This won’t come as a surprise to anyone who knows me – but I’m a bit obsessed with playlists and mixtapes. I like to make compilations of songs. There’s nothing particularly special about that, I guess. But it is something I think a good deal about. It’s kind of my thing.

Making mixtapes for other people has always been one of my favourite things to spend time on. I don’t do it nearly often enough these days, but I’ve never really stopped doing it. Since the age of about 13, my life has been spent in search of “the right next song”. And it’s something I’m still working on.

I always give it a lot of thought, and I’ll listen to and fine-tune a compilation a dozen times or more before I make a gift of it. It invariably means a whole bunch of different stuff to me than it means to the recipient, and that’s probably as it should be – but as a piece of communication, it comes in just above the long, handwritten letter on the genuine-ometer.

To be clear – mixtapes aren’t restricted to that nerdish romantic gesture they’re painted as in popular fiction – though to be fair, as far as I’m concerned, they do that job better than anything else I’ve come across. Mixtapes communicate something – about yourself as much as about the music or the other person. And they become souvenirs of a time, a place, a person and a feeling. It’s not the songs that take you back nearly as much as it’s those songs in that order.

To me, that’s kind of the most important bit: the narrative and meaning constructed through the selection and the arrangement of the tunes, even more than the songs themselves.

“Why this song?” is not as interesting a question to me as “why that song after this one?” or “why is that song track one?”. I’m intrigued by juxtapositions of artists in ways that work – or that mean something specific – and I love that moment of surprise and delight in a ‘gear change’ in the journey.

Actually, I find driving metaphors useful when talking about making compilations of songs. You can accelerate or take a detour, change gears from one song to another or signal an upcoming turn before you go off in a new direction. You want to set off with a purpose, and you want to arrive in style. At all costs, you want to avoid a complete car wreck.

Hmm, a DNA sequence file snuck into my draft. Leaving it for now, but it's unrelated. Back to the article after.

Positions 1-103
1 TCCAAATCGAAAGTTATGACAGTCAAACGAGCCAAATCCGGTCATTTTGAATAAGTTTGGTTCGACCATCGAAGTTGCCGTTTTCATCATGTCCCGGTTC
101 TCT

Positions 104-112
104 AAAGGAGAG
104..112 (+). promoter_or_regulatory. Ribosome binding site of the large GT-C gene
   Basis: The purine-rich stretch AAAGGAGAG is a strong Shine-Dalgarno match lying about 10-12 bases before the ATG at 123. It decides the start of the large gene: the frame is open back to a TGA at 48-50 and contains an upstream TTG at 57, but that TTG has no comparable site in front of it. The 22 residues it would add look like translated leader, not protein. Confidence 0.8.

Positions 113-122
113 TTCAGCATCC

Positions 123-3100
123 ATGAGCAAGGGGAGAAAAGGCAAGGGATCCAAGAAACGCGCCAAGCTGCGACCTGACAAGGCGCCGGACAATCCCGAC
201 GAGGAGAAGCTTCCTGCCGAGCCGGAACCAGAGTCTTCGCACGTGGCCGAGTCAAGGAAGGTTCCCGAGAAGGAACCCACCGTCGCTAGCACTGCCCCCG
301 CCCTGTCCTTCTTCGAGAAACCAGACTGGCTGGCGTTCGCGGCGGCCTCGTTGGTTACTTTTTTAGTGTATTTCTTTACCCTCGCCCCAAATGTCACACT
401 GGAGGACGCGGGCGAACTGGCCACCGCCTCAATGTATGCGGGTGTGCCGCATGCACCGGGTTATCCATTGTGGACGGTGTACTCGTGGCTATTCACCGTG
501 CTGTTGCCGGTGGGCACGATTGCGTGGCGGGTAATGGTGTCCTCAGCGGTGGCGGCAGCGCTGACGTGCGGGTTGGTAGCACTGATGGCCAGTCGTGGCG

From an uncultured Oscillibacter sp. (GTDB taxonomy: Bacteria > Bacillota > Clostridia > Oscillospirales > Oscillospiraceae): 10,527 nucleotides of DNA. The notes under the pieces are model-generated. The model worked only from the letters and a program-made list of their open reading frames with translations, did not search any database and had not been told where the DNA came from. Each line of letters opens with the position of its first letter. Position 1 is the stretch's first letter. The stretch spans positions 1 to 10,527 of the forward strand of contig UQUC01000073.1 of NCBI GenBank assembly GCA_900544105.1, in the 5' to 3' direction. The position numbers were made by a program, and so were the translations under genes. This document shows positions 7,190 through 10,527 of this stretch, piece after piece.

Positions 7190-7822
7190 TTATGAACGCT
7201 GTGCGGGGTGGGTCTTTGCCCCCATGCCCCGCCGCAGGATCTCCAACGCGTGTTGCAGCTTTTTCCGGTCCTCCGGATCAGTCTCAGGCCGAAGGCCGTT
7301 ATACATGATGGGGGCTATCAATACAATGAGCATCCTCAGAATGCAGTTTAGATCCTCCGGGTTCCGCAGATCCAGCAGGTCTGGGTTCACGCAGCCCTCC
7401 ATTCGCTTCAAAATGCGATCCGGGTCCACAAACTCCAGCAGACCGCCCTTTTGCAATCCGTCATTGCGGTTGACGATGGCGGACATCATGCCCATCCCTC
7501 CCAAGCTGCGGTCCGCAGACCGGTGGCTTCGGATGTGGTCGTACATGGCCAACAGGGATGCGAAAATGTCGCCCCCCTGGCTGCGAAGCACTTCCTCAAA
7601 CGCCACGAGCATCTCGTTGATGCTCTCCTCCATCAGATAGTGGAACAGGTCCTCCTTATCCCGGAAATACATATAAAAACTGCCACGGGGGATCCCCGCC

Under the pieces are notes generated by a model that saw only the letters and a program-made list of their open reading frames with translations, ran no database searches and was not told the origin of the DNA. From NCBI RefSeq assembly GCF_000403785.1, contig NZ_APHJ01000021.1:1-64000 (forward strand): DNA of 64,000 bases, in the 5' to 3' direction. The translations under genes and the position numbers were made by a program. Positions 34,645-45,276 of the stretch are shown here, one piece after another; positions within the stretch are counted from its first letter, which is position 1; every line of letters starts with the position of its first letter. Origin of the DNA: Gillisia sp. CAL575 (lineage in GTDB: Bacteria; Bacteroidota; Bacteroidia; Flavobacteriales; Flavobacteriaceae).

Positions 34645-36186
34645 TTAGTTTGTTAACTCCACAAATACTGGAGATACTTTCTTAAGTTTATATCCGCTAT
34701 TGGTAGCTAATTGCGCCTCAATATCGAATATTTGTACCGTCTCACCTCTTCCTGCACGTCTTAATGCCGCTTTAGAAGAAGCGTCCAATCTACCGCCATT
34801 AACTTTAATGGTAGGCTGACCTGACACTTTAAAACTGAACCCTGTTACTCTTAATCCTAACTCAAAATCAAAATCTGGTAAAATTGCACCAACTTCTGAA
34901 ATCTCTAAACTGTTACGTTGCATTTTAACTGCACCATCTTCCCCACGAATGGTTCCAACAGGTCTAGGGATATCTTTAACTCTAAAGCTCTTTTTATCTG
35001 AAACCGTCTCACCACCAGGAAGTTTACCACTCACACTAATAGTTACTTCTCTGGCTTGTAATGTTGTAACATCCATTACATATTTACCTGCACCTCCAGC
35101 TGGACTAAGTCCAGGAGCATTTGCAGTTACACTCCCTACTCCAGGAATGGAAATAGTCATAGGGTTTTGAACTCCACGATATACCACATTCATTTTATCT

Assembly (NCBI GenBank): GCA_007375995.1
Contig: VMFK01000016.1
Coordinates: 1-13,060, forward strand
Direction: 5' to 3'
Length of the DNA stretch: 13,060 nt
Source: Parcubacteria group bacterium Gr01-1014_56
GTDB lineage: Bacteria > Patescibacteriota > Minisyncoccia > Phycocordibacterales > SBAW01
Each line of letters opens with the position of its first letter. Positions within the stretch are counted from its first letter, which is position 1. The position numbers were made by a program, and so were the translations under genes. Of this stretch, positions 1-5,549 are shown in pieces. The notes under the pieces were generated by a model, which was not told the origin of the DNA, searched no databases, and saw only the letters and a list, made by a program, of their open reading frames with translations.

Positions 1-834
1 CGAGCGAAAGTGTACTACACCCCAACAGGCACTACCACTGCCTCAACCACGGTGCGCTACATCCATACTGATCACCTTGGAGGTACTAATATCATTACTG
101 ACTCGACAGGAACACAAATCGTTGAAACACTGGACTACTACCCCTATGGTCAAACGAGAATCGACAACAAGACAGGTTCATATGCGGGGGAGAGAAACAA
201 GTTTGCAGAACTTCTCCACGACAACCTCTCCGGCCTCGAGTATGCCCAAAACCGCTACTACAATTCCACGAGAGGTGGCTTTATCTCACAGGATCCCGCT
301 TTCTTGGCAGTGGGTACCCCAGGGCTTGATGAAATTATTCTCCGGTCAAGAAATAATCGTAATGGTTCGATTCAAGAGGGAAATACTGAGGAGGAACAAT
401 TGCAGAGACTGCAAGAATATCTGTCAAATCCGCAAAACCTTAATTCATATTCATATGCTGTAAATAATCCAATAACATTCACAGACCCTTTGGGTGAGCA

Of course, not everyone’s a music fan and this might mean nothing to a lot of people. And even as music fans go, I’m kind of unusual. I’ve said before that I prefer recordings to live music. I’ve also said that if being a fan meant being willing to stand in the rain to see that artist play, then I can’t think of a single artist I’m a fan of.

Also, I don’t fit the mould of the walking music encyclopaedia. I’m embarrassingly ignorant about lots of music I’m completely passionate about. I collect records, but not facts, particularly.

What I’m in love with is what happens when you put music in an order. Which is to say – I know far less about Miles Davis than I do about what happens when I put ‘Blue in Green’ next to Radiohead’s ‘Airbag’.

But today, I’m thinking about the longer playlist. Not a 12- to 15-song mixtape, but something you can put on and leave on without having to mess with it. I’ve experimented with that idea a few times over the last couple of years. Even went so far as to set up a streaming radio station with exactly that ambition. Nothing more or less than “The Right Next Song” – great music, played in the right order, without having to skip or change anything.

Of course, even at home, I don’t seem to be able to do that terribly successfully. I either just put a whole album on from start to finish, or I’m forever fiddling with the track selection.

Worse – when I fill my iPhone with music, it’s always with exactly the sort of stuff I want to immerse myself in at that precise moment – but later, when I’m sitting on the bus with headphones on, I can look through a few thousand songs and not find anything at all to listen to. I just sit there going “What the hell was I thinking when I put all this Philip Glass in here?”.

Of course, one of the dumbest prevailing fallacies in the discourse of online music streaming services is the idea that you simply select music to match your mood – or worse, that you have a single, fixed ‘favourite music’ that doesn’t ever change with time of day, activity or social setting.